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Canadian Heritage

Jerry Fuller


JERRY FULLER (drummer) was born on April 5, 1939 in Calgary, Alberta, Canada. He passed away July 13, 2002 in Toronto, Ontario, Canada His father, saxophonist James Fuller, led a big band at the Palliser Hotel in Calgary for many years, before relocating the family to Vancouver to lead the house band at The Cave from 1944 to 1947. Jerry began playing drums as a child while still living in Calgary. Once the family moved to Vancouver, he studied with Jim Blackley from 1957 to ’58. He attended the Westlake College of Modern Music in Los Angeles from 1958 to ’59, and upon returning to Vancouver, became a key player on the scene there working in jazz clubs with local greats including multi-instrumentalist Don Thompson, and with the bands including one led by Paul Perry (P.J.’s father) at resorts in Western Canada.

After arriving in Montreal with P.J. Perry in 1962, the two quickly came to the attention of jazz-lovers there playing with the brilliant Maury Kaye throughout 1962 and ’63. Fuller settled in Toronto later in 1963, and by the end of that decade, had worked regularly at George’s Spaghetti House, in the studios with Rick Wilkins, and recorded a Ron Collier project that featured Duke Ellington on piano. He worked in lounge groups, hotel orchestras, jazz bands, and studio orchestras. He was a member of The Boss Brass from 1969 to ’72, returning to play with them intermittently after 1985. He played in bands and ensembles with leaders including Ed Bickert, Ron Collier, Jim Galloway, Sonny Greenwich, Doug Hamilton (Brass Connection), Moe Koffman, Lorne Lofsky, Kirk MacDonald, and many others.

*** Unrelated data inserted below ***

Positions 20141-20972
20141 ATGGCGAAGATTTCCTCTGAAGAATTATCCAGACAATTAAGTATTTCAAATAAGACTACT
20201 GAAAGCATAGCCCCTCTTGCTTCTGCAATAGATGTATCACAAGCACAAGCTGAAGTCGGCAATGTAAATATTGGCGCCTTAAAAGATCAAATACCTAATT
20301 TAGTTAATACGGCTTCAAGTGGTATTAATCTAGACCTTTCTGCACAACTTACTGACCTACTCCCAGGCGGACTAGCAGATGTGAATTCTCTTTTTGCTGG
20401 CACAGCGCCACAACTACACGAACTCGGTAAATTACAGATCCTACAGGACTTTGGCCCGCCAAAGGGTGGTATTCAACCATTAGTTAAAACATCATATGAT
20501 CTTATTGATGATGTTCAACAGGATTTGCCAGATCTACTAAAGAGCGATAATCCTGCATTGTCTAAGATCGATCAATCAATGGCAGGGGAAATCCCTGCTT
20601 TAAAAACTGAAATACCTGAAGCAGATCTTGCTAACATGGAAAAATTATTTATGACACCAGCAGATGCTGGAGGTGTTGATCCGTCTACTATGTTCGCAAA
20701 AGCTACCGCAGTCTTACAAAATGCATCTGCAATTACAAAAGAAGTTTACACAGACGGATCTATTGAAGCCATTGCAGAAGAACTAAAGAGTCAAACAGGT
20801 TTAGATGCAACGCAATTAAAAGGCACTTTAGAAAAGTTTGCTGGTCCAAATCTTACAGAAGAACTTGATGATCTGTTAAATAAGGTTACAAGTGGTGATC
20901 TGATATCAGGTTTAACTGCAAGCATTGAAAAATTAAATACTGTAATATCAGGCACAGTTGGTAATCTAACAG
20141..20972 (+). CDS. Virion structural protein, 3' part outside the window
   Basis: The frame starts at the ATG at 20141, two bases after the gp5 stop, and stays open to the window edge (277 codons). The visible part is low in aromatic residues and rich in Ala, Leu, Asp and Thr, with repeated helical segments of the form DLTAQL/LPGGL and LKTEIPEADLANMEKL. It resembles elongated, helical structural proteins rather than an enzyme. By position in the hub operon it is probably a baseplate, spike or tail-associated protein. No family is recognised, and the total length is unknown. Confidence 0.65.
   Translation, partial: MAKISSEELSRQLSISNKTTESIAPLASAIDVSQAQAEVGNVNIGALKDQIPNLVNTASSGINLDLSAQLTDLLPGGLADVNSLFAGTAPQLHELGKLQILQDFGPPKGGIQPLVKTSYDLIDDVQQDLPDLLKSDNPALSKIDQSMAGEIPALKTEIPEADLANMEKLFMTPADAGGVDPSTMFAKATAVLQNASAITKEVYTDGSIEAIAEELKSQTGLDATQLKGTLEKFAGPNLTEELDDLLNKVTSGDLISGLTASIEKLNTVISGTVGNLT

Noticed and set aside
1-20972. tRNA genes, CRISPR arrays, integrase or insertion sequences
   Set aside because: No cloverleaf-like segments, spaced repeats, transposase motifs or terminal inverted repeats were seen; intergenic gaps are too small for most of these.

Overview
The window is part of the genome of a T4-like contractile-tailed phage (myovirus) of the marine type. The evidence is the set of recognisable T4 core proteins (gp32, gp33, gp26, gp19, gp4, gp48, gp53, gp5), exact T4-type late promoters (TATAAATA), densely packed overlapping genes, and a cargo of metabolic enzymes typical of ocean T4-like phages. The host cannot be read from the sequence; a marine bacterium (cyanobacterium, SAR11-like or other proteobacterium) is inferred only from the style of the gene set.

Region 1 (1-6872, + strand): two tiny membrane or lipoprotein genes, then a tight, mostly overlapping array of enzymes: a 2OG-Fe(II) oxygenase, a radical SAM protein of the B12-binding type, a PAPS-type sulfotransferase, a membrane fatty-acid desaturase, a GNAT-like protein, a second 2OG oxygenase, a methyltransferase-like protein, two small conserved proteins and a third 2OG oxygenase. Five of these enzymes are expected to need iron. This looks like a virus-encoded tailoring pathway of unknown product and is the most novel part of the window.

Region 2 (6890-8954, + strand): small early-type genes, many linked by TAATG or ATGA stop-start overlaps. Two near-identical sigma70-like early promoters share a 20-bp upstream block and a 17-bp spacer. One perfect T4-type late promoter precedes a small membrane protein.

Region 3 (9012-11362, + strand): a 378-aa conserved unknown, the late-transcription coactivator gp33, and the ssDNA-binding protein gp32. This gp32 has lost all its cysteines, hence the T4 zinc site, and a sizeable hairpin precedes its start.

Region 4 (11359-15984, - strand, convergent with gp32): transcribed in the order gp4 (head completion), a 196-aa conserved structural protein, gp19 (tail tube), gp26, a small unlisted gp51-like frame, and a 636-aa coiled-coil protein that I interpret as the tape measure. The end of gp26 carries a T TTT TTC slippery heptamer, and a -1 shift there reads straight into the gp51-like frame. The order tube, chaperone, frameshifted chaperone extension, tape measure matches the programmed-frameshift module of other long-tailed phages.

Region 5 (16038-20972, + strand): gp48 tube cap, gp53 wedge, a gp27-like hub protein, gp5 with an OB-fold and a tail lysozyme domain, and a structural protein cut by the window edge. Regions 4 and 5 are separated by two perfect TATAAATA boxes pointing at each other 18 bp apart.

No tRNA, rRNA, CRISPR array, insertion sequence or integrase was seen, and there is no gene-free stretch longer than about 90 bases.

He was the first-call drummer working as a sideman with visiting notables in local clubs, accompanying everyone from Ruby Braff, Al Cohn, Zoot Sims, and Paul Desmond to Lee Konitz, Pepper Adams, and Red Rodney. He established his own quartet in 1991, but continued to back up other leading musicians in studios, on tour, and on stages across Canada throughout the remainder of his lifetime. He recorded with a staggering list of greats including Oscar Peterson (An Oscar Peterson Christmas, Telarc).

Jerry Fuller was one of the most frequently-featured sidemen in the “Sound of Toronto Jazz” Concert Series, appearing in a total of 11 separate concerts with leaders including Phil Dwyer, Terry Lukiwski, Chris Mitchell, Brian Dickinson, Bob Mover, Neil Swainson, Sam Noto, Guido Basso, Jake Langley, Jerry Toth, and Paul Grosney between 1980 and 2001, as well as with his own Jerry Fuller Quintet on December 2, 1991.